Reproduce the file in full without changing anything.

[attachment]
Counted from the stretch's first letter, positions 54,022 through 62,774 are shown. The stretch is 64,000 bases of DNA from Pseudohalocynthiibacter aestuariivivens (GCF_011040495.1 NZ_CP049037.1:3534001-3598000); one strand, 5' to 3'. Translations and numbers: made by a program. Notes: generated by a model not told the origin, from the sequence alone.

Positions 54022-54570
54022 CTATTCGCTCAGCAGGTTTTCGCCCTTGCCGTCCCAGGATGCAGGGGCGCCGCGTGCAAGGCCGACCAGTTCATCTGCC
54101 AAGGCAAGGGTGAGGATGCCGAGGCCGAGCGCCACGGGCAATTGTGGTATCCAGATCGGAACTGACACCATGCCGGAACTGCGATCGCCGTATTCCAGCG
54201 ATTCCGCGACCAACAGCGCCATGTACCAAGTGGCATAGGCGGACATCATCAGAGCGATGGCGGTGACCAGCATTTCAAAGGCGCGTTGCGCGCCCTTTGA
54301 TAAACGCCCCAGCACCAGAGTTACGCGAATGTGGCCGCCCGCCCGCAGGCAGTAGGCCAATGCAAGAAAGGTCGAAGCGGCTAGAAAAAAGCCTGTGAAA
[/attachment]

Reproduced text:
Counted from the stretch's first letter, positions 54,022 through 62,774 are shown. The stretch is 64,000 bases of DNA from Pseudohalocynthiibacter aestuariivivens (GCF_011040495.1 NZ_CP049037.1:3534001-3598000); one strand, 5' to 3'. Translations and numbers: made by a program. Notes: generated by a model not told the origin, from the sequence alone.

Positions 54022-54570
54022 CTATTCGCTCAGCAGGTTTTCGCCCTTGCCGTCCCAGGATGCAGGGGCGCCGCGTGCAAGGCCGACCAGTTCATCTGCC
54101 AAGGCAAGGGTGAGGATGCCGAGGCCGAGCGCCACGGGCAATTGTGGTATCCAGATCGGAACTGACACCATGCCGGAACTGCGATCGCCGTATTCCAGCG
54201 ATTCCGCGACCAACAGCGCCATGTACCAAGTGGCATAGGCGGACATCATCAGAGCGATGGCGGTGACCAGCATTTCAAAGGCGCGTTGCGCGCCCTTTGA
54301 TAAACGCCCCAGCACCAGAGTTACGCGAATGTGGCCGCCCGCCCGCAGGCAGTAGGCCAATGCAAGAAAGGTCGAAGCGGCTAGAAAAAAGCCTGTGAAA